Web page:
The Roosevelt: “It’s my favorite restaurant in Richmond, and not just because my man is occasionally in the kitchen. The best part: my favorite drink, called The Shrub, made of gin, apple cider vinegar, blackberries, and cherries and served with a little love from T, the man behind the bar (who has the best beard in Richmond).” (rooseveltrva.com)
Photos courtesy of Cameron Lewis.
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A self-proclaimed art history nerd, Rachel Albright immersed herself in Pre-Columbian and Spanish Colonialism while studying abroad in Peru. But when she was accepted to graduate school to do a deeper dive into the subject, she turned the opportunity down…and she’s not entirely sure why. “At the time, I didn’t really know what I was doing,” she recalls.
Instead of pursuing what she thought was her passion, she kept on making jewelry—a hobby she’d been at for years. She was more or less forced to take her work (which she describes as “big and weird”) seriously when her creations caught the attention of Need Supply Co., the way-cool Richmond, Virginia, retailer that now employs her as a copy editor and blogger. The first big steps toward going pro were giving the thing a name—Academy Jewelry—logging phone orders, and reveling in the speed at which she found a following. As she says, “The internet is a crazy place!” One of her early admirers: an Anthropologie buyer who discovered her on a blog and ended up placing a huge order. “It completely took over my life for a few months,” Rachel says. “I didn’t sleep for four or five weeks, I think!” But, then, her alternative grad-program path would have required pulling plenty of all-nighters, too. —olivia seely
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Rachel Albright, BBQ Heiress
The jewelry designer shares her family’s tangy, finger-licking recipe.
The slaw-topped, bun-cradled finished product.
Raised in a very Southern household in a small town outside of Richmond, Virginia, Rachel Albright was the black sheep: “I was the only person in my hometown who cared about fashion and style,” she says. But for her, launching an adorably loud line Academy Jewelry didn’t mean getting the hell out of Dodge: She’s stuck around, making it possible to go on weekly square-dancing outings with her grandmother Nene and to master the matriarch’s secret barbecue recipe (that, er, shared below is secret no more). “It’s a vinegar-style BBQ, and my grandmother loves vinegar—I think I picked that up from her,” Rachel explains. “We’re convinced it’s the secret to health and to square dancing well into your nineties!” —olivia seely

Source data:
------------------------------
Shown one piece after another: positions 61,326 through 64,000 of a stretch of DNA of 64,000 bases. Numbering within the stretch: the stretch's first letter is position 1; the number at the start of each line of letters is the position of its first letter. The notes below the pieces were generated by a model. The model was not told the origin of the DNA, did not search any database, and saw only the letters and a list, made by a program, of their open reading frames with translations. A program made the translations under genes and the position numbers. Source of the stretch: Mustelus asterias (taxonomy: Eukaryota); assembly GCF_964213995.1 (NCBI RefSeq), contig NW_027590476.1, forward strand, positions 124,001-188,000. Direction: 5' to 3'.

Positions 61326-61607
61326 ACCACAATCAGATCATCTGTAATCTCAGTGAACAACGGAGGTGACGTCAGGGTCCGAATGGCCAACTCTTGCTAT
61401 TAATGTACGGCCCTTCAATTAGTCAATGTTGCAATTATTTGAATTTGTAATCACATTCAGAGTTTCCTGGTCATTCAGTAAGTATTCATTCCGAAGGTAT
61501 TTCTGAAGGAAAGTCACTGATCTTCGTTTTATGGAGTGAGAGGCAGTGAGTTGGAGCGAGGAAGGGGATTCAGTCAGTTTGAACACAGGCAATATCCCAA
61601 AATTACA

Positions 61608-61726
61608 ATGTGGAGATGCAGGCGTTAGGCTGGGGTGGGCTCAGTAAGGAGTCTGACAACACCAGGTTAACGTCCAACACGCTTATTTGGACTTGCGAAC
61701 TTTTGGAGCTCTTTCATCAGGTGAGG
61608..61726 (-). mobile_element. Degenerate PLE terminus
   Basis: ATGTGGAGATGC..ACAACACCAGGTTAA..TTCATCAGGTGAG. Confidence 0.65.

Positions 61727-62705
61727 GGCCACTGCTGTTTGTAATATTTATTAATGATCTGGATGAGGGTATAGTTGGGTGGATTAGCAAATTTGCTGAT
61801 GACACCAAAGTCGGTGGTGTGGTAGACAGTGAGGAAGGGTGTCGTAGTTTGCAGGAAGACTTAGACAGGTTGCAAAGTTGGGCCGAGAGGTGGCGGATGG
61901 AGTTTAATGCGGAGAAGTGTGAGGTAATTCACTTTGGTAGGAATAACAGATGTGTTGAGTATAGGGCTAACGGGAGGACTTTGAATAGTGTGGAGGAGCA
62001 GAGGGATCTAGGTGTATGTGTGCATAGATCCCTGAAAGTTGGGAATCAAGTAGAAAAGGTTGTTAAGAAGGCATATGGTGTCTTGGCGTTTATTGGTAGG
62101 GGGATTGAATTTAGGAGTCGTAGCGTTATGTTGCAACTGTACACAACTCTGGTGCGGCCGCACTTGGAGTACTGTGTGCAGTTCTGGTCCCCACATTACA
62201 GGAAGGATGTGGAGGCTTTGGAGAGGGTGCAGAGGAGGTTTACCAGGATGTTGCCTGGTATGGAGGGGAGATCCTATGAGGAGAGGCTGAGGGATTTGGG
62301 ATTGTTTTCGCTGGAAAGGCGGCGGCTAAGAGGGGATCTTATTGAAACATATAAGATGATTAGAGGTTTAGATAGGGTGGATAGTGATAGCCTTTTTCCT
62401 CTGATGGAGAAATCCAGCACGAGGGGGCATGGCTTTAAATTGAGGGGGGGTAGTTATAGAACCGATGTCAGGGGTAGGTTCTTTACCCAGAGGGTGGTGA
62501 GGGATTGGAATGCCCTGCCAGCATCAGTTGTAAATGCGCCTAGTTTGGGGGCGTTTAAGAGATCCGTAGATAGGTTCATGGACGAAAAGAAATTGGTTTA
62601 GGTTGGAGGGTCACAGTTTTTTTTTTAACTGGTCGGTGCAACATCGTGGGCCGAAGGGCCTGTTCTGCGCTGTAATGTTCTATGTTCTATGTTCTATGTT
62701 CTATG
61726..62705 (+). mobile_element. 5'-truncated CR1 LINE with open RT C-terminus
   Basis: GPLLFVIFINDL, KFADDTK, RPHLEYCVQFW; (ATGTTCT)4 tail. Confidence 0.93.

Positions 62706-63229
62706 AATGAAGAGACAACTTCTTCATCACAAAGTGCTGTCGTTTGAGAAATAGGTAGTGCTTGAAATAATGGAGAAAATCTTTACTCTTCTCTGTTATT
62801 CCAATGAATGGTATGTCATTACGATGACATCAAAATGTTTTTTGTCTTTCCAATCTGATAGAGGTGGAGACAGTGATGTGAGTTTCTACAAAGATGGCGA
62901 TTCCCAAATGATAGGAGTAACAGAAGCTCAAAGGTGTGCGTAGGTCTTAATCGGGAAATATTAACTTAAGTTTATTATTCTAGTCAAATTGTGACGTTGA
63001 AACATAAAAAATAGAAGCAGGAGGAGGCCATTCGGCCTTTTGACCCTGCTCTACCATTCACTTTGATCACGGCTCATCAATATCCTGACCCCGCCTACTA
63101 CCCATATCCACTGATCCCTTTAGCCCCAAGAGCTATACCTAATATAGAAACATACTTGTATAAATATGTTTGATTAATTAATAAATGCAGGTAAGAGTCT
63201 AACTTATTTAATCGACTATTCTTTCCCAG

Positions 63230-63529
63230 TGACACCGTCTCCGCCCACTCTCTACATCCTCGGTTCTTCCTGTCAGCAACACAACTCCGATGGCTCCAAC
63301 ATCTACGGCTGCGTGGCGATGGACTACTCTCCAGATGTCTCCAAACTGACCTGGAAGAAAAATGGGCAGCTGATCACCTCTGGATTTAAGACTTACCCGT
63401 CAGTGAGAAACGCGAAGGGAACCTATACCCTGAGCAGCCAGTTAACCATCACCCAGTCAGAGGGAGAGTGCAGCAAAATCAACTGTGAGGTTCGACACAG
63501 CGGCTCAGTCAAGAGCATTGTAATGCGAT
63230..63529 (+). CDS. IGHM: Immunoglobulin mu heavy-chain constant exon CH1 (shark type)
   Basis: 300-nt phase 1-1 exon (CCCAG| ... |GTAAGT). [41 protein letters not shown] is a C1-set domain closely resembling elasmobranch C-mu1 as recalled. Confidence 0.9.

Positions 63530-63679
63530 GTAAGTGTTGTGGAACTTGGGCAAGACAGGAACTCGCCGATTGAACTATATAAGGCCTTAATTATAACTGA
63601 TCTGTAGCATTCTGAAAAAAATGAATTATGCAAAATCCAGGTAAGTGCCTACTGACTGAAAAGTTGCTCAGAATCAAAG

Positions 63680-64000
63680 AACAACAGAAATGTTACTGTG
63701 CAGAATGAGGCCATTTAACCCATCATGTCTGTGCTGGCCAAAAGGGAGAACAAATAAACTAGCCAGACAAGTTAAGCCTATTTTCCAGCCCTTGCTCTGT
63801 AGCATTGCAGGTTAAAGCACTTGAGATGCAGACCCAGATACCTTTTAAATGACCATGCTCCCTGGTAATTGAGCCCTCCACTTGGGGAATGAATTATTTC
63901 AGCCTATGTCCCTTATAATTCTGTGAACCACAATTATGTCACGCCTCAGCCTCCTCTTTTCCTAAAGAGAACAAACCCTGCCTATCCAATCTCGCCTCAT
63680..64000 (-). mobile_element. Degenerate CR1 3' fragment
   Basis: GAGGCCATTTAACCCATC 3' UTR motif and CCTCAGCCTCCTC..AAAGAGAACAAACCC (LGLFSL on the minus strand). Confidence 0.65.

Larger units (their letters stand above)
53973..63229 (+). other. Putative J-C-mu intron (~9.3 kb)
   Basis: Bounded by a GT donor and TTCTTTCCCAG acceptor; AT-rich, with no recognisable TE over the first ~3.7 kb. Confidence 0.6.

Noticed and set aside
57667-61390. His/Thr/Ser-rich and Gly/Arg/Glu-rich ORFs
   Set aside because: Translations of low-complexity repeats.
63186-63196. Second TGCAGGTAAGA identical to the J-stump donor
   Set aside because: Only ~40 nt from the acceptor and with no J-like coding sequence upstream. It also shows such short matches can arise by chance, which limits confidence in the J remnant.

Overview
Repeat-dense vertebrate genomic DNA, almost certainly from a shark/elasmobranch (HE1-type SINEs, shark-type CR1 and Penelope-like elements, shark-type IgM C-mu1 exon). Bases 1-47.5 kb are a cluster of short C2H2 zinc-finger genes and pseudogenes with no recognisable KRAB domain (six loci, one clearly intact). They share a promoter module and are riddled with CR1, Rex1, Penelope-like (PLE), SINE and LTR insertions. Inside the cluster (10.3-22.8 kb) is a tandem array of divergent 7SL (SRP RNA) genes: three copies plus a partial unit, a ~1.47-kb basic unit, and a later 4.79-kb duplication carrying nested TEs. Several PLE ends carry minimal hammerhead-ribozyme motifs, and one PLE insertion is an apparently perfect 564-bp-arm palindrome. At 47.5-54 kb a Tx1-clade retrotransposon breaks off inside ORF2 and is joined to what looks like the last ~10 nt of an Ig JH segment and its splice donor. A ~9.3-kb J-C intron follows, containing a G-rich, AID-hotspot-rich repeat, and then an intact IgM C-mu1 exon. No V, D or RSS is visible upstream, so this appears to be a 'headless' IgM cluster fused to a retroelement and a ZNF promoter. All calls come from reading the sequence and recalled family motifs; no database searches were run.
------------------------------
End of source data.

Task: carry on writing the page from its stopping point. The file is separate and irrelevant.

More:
10-pound pork shoulder or pork butt
1 white onion, diced
6 grabs salt (bigger than a pinch)
3 grabs black pepper
4 grabs paprika
6 glugs of white vinegar*
6 glugs apple cider vinegar*
*A glug is a generous pour. There should be enough white and apple cider vinegar to cover ¾ of the meat. Add another couple glugs if you need more after you flip the meat.
1 head green cabbage, sliced thinly
6 carrots, peeled and thinly sliced
2 green apples, thinly sliced
3 big spoonfuls mayonnaise, preferably Duke’s
2 glugs apple cider vinegar
Salt and pepper to taste
Take the pork shoulder (or pork butt, whichever is less expensive—we’re not fancy!). Put it in a slow cooker with the diced onion, salt and pepper, paprika, or whatever other spices are lying around. Add white vinegar and apple cider vinegar to cover about ¾ of the meat. Put the heat on low and let it cook all day long—seriously: like 8 or 10 hours. Flip halfway through (if possible) and add more vinegar to taste. When the meat starts falling off the bone, take it out of the pot, pull the remaining meat from the bone, and shred it with your fingers. This should be easy to do because the meat should be tender.
Next comes the coleslaw, which is just as important as the meat around here. Mix the cabbage, carrot, and apple in a bowl with the mayo, apple cider vinegar, salt and pepper, and other spices if you want a little kick.
That’s it! The pork is best with coleslaw on potato roll served with, of course, sweet tea.